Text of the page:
An effective way to build a Win-Win situation or any type of good relationship with people is to first seek to understand them. In order to do this, you have to improve your listening skills. As Covey states, there are 4 stages of listening:
2. Pretending to Listen
3. Attentive Listening
4. Empathic Listening
To reach the 4th level (Emphatic Listening) means that you are inside someone else’s frame of reference by ‘listening’ to their body language, tone, expression, and feelings. This is the first big step for productive communication and interaction.
We often get up to the 3rd stage (Attentive Listening) of listening and we are under the impression that this is always more than enough. Consequently, we have these autobiographical responses:
a) Evaluate (agree or disagree)
b) Probe (ask questions from our own frame of reference)
c) Advice (give counsel based on our own experience)
d) Interpret (explain people’s actions based on our own motivations)
These responses don’t always reach and satisfy other people’s needs. On the other hand, by listening empathically (4th level), we can get beyond a surface-level, transactional exchange and have a real impact. By deeply understanding other people’s issues and satisfying their needs, then we can move onto being productive and be understood by them too. When we rush in response without understanding first, it’s similar to this:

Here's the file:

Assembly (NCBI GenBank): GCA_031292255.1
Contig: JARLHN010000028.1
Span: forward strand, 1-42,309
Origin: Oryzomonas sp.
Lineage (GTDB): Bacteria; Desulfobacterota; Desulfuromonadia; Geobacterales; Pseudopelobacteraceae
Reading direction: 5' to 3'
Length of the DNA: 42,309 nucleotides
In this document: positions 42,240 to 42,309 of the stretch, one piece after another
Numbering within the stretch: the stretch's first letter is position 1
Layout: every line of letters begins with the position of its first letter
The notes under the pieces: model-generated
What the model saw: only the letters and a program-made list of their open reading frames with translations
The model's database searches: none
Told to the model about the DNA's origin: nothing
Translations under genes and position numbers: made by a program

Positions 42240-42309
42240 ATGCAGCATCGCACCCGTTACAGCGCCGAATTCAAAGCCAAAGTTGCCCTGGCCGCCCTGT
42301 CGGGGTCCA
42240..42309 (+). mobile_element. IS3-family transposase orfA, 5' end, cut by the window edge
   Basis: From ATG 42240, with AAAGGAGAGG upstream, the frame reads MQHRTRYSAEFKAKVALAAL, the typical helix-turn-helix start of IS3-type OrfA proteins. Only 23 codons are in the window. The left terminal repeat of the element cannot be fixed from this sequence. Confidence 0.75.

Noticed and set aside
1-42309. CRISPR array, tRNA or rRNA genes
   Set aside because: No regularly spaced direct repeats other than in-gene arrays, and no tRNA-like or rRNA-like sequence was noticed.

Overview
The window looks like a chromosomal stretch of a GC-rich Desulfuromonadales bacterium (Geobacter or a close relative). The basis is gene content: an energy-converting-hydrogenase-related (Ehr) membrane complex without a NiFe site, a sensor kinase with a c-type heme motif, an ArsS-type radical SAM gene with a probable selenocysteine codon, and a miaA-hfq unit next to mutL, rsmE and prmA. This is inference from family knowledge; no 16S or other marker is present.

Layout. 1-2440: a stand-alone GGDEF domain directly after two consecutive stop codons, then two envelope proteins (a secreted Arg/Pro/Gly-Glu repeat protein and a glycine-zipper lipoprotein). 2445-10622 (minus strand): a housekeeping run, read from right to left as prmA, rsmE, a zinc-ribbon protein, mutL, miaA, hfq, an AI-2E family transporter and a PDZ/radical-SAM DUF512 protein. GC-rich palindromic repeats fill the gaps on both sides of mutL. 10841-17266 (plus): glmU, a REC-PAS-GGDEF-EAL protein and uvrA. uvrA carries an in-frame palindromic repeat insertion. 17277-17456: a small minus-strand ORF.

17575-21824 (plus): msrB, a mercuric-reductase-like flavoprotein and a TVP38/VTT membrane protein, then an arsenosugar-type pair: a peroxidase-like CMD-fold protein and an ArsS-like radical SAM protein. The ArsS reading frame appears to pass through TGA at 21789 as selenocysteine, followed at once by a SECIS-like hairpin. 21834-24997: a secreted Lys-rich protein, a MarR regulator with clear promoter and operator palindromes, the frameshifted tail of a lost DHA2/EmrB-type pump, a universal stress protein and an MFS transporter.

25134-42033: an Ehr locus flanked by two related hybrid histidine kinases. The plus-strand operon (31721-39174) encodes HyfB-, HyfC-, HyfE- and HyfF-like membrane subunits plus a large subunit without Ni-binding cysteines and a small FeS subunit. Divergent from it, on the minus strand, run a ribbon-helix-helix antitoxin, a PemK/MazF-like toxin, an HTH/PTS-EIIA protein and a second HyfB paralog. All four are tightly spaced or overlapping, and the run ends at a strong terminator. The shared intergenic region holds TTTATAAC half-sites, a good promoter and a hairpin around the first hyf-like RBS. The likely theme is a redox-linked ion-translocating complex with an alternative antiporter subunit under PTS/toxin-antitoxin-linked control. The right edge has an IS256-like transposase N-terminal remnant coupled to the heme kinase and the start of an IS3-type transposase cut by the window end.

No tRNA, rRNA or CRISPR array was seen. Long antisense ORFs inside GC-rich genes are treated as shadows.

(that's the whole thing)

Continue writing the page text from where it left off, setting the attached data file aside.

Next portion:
Suppose you’ve been having trouble with your eyes and you decide to go to an optometrist for help. After briefly listening to your complaint, he takes off his glasses and hands them to you. “Put these on,” he says, “I’ve worn this pair of glasses for 10 years now and they’ve really helped me. I have an extra pair at home; you can wear these.” So, you put them on, but it only makes the problem worse. “This is terrible!” you exclaim. “I can’t see a thing!” “Well, what’s wrong?” he asks. “They work great for me. Try harder.” “I’m trying,” you insist, “Everything is a blur.” “Well, what’s the matter with you? Think positively.” “Okay, I positively can’t see a thing.” “Boy, you are ungrateful!” he chides, “And after all, I’ve done to help you!”
What are the chances you’d go back to that optometrist the next time you need help? Not very good, I would imagine. You don’t have much confidence in someone who doesn’t diagnose before he or she prescribes. This is, of course, a symbolic example, nothing that would happen when visiting a doctor, but you get the picture.
Seek First to Understand, Then to Be Understood